Diogenes did not feel cynical as he walked through the dark halls of Congress on Capitol Hill in Washington, D.C. He felt frustrated, angry and wanting to cry out, “Where the hell are you?” He had given up looking for an honest man centuries ago and he knew for certain he would not find one here today. But he thought he had a chance to find someone with courage, someone, anyone in the GOP with the guts to step up and say, “No! This is not right; this is not my idea of democracy, this is not America!”

He fumbled with a flashlight as his echoing footsteps searched the maze of twists and turns of the massive structure. “Helllll-ooooooooo...” he cried out but only echoes replied. 

Not cynical: well beyond that. Despair came closer to the truth of his feelings. It’s been years now  since the last elections that he has waited for someone in these august corridors to claim the courage to confront the myopic and divisive leadership that has turned this nation into a lie. It takes courage to stand up for what’s right, without being righteous, particularly in front of what is so blatantly wrong.

Ego, greed, the abuse of power, disregard of the “little people,” literally on our borders and figuratively in our economy. None of which has made America great again, rather diminishing its stature throughout  the world.  

Courage, according to Wikipedia (“I love Wikileaks”), also called bravery or valor, is the choice and willingness to confront agony, pain, danger, uncertainty, or  intimidation.” Sadly, all of these pollute the doings in the current White House. Fear, as well.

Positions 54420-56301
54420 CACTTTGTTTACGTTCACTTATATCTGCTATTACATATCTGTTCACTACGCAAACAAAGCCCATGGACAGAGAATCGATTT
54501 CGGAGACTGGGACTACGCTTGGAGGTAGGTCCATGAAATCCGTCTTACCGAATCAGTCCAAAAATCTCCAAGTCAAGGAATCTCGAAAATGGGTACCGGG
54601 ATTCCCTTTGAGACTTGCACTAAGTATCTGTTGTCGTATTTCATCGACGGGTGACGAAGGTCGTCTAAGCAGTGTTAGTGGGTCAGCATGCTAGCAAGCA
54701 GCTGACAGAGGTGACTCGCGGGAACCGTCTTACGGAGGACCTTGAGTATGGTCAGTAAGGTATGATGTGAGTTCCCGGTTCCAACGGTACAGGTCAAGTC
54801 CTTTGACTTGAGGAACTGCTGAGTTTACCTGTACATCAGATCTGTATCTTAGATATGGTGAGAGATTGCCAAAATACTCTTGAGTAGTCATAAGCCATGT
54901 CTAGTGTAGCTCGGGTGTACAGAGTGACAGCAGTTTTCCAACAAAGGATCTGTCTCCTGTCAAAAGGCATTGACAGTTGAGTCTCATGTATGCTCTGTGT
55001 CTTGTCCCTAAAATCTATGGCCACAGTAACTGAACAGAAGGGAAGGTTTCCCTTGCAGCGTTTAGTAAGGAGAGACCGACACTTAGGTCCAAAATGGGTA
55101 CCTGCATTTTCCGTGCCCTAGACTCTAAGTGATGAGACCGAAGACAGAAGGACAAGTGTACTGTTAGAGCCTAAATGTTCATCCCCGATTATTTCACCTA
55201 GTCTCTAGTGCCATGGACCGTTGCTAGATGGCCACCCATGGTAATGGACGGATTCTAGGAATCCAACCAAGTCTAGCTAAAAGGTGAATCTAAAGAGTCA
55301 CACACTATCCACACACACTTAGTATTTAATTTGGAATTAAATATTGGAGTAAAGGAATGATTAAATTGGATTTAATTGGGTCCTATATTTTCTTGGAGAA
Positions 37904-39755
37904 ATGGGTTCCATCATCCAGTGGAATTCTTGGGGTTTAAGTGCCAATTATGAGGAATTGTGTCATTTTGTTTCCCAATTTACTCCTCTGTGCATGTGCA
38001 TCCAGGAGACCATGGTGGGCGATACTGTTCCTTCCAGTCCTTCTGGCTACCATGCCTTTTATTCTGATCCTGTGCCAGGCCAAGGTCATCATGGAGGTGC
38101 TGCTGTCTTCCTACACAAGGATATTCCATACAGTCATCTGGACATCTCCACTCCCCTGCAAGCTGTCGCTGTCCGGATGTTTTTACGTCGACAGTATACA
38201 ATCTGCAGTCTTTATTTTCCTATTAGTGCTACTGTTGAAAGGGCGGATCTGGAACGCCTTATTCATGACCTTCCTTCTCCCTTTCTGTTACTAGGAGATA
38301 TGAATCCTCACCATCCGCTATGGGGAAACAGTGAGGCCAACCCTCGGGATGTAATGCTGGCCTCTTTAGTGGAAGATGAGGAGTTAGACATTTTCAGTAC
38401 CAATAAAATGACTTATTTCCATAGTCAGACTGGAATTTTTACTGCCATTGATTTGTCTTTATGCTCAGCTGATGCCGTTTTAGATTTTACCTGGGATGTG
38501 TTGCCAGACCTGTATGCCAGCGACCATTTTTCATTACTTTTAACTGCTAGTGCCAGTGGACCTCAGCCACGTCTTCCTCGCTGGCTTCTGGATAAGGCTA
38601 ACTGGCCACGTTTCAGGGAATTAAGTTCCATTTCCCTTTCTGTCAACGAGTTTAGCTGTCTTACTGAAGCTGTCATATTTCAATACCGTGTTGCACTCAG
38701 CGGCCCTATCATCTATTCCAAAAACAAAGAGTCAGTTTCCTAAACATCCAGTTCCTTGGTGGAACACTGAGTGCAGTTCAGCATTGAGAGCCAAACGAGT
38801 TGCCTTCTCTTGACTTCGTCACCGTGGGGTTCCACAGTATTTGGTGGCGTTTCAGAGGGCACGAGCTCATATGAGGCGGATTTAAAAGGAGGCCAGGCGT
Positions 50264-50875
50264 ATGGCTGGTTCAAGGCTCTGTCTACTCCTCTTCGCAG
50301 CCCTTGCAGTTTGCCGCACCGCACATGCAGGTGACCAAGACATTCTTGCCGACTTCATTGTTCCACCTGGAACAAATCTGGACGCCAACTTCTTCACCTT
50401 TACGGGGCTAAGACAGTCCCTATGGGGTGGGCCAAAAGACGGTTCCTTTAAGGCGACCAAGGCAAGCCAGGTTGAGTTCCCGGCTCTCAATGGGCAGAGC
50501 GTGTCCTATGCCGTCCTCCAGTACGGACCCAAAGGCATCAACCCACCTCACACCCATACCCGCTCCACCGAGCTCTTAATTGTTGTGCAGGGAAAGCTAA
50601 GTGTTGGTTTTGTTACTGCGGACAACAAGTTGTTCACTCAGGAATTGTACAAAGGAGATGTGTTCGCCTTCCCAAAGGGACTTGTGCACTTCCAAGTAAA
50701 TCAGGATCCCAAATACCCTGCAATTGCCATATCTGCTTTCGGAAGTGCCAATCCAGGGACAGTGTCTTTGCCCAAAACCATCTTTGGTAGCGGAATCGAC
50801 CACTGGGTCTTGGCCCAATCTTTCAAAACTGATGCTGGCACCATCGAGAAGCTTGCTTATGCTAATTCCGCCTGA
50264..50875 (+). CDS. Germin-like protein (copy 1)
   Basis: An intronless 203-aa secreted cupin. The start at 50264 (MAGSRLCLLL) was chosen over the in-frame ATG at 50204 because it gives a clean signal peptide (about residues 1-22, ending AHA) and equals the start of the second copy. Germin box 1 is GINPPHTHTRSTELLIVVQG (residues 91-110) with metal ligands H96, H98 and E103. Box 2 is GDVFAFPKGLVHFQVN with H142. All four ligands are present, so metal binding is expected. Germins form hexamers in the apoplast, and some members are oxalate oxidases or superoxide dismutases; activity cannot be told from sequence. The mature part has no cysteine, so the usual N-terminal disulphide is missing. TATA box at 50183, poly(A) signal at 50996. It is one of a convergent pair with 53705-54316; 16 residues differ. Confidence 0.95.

“But there’s no confrontation,” Diogenes screamed in the hollows of the marbled hallways. “Where are you all?” he added. “What’s got your tongues?” He wasn’t thinking politics, just person. The nation’s leader is a scoundrel, a con man, huckster, egomaniac. “Where is a voice courageous enough  to say that the Emperor’s new clothes are non-existent? Isn’t there anyone?”

Diogenes flung his flashlight across the rotunda, its clatter the only reply to his screaming. Honesty, he once thought, was the measure of any meaningful life. But courage, pardon the phrase, needs to trump that.

Call this a rant, if you will. It is honest, Mr. Diogenes, but I can’t call it courageous unless it gets published. But even then I am no hero. Simply a citizen, an American who believes in this imperfect democracy, who is well aware of its history, but yet shares the vision of its Founders’ words.

Anyone can vent as I’ve done here. Having the freedom to let one’s feelings be heard is part of the greatness of this country. Imposing those feelings on others requires a special sensitivity, and I am trusting that is evident here. The humor helps but...t’ain’t funny, what’s happening.